Revenue management metrics are often a large part of your overall hotel revenue management strategy. Each of the ones we’re about to mention can be spoken of at length, but here we’re just going to give a brief definition of each and explain the basics of how they apply to hotel revenue management.  

TRevPAR is shorthand for total revenue per available room. You calculate it by dividing your total revenue by your total available room nights. It’s useful for the evaluation of a property’s overall revenue performance. 

When you’re applying it to hotel revenue management, you can use it to assign value beyond just the room rate that different customer segments paid. TRevPAR looks at all spending. 

Accordingly, analyzing it should help you determine which of your customer segments are the most valuable to the hotel. This applies even if their ADR is lower than another segment. 

GOPPAR

The meaning of GOPPAR is gross operating profit per available room. You calculate it by dividing your gross operating profit by your total number of available room nights. It’s normally used to evaluate broader performance outside of bookings. 

When applied to hotel revenue management, you can use GOPPAR to determine how much gross profit your hotel is bringing in based on the number of rooms you have available for sale each night. Any changes in your GOPPAR must be evaluated in the context of changes to your ADR, RevPAR, and OCC.

OCC

OCC is your occupancy rate. You calculate it by dividing the number of occupied rooms by the total rooms available. It’s useful for gauging your success at securing bookings. 

When applied to hotel revenue management, it allows you to look at the demand patterns that apply to your rooms over different days of the week. If you’re trying to improve your hotel’s yield and modify your pricing strategies, you must take the analysis of your OCC into account.

ADR

ADR is your average daily rate. You calculate it by dividing room revenue by rooms sold. 

You’ll normally use it to determine your revenue per room on average. In the context of hotel revenue management, you can use it to get insight into a customer’s willingness to use a specific channel to pay for a single room at a specific rate. 

RevPAR

RevPAR means revenue per available room. You will often use it to gauge your hotel’s overall revenue performance. 

In the hotel revenue management niche, you would use it to gauge overall revenue performance. You can utilize it when assessing your team’s ability to maximize top-line revenue. The way you calculate it is by dividing rooms revenue by total rooms available.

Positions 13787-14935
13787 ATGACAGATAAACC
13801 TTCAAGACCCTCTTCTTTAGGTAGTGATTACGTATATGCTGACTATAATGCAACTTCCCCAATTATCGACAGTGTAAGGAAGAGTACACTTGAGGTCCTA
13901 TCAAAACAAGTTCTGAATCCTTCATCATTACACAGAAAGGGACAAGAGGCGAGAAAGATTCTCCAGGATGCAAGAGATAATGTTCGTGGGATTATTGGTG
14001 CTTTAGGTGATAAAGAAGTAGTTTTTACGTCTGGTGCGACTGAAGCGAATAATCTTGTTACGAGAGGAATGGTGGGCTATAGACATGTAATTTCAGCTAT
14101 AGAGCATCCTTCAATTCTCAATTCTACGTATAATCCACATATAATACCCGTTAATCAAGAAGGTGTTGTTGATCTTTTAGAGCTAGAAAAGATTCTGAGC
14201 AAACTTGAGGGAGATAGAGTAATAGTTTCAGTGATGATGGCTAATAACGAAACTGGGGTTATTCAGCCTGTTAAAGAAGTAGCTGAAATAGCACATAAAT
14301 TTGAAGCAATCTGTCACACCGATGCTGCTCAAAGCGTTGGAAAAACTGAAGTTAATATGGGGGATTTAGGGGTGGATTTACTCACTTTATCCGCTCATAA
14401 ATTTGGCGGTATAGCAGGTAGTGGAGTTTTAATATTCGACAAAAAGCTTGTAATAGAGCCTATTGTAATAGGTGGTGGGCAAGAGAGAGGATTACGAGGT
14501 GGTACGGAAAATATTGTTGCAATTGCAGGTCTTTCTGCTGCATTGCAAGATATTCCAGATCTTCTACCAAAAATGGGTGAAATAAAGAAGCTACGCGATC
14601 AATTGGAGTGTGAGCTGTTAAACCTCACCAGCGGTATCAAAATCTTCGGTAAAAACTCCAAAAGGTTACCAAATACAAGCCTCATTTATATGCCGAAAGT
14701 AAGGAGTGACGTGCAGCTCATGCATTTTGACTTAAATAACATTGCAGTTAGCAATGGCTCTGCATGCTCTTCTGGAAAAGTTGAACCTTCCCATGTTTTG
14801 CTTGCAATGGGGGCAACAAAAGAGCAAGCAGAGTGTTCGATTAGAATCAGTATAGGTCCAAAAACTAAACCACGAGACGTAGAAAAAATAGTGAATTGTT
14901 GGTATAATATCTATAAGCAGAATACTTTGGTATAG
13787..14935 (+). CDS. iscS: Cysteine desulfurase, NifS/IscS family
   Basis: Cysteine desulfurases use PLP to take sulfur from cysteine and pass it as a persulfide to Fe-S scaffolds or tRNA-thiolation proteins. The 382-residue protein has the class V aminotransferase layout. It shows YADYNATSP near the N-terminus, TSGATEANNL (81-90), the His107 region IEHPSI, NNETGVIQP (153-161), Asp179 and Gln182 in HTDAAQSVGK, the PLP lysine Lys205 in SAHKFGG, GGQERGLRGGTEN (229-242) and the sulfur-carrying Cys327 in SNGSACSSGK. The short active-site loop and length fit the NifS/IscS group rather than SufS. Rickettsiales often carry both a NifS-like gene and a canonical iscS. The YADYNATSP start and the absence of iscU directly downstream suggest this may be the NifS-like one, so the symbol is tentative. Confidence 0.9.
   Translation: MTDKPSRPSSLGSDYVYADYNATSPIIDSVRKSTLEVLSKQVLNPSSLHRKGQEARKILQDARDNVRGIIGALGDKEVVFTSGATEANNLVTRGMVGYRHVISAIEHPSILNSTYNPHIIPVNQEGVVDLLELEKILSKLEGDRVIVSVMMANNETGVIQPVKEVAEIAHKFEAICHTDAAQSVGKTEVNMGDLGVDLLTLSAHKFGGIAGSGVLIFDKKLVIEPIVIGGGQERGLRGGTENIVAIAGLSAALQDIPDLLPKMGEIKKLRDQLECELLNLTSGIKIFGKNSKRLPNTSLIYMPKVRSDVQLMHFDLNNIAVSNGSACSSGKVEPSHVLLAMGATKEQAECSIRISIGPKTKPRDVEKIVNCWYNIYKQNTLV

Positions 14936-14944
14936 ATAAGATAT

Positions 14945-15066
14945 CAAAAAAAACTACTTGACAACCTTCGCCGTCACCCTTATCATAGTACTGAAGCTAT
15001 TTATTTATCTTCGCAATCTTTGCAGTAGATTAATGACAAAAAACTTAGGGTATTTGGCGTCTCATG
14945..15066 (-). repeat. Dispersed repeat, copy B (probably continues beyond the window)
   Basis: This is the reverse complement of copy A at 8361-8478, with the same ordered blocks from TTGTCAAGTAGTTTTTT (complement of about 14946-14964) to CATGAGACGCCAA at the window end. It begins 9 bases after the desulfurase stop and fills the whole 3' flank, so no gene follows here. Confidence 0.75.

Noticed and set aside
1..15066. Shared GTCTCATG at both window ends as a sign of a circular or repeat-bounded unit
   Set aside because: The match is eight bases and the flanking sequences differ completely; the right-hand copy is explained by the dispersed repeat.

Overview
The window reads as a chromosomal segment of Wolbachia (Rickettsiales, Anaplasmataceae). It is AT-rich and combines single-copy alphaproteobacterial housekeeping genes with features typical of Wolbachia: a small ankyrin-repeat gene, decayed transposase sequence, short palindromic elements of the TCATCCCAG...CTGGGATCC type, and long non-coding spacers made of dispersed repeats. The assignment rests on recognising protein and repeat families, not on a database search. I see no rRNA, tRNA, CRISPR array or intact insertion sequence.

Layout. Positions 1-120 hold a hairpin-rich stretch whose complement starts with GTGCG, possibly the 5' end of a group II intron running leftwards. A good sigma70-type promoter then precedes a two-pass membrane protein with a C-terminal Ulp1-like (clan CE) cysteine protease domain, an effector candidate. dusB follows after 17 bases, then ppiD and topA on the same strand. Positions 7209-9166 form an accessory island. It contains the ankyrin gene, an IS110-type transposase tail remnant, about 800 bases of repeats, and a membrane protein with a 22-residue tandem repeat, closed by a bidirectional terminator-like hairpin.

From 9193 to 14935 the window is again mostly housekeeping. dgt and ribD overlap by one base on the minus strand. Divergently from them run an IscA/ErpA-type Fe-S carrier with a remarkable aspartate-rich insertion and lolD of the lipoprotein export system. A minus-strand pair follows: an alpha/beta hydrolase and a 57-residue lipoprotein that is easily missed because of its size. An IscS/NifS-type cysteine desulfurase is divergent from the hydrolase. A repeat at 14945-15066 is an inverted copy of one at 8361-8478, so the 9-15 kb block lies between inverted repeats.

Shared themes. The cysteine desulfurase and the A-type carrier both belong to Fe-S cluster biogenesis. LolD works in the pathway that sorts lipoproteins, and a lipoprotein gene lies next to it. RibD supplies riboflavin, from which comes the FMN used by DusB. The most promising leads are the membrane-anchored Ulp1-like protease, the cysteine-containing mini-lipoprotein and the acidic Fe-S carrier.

You can compare these numbers to what your competitors are doing. You can also use it for comparisons with previous years, or you might look at it in the context of your budgeting forecast. 

Additional Tools in the Hotel Revenue Management Space

In addition to what we’ve talked about so far, many hotel owners are looking into and implementing data science and artificial intelligence in various ways. Chatbots on apps and websites can answer common customer questions. They might also cross-sell or upsell additional services.

Then, there is the generation of ancillary revenue. This is revenue you gain in other ways besides the main product you offer. These might include spas and wellness services, flower delivery, transportation, food and beverage services, etc. 

To generate more ancillary revenue, you might try targeting particular segments of the population that you know frequent your hotel. Those may include business travelers, families, tourist groups, and others. 

Hotel revenue management is a multifaceted concept that you can approach in many different ways. We have described just a few of them in this article. The best hotel owners know that this particular part of their business model is constantly changing. 

It is in your best interest to be mindful of innovations in hotel revenue management. The decision to use or not use a single tool or strategy can make an enormous difference in whether you’re able to remain competitive, meet your financial projections, and generally run a profitable and successful hotel.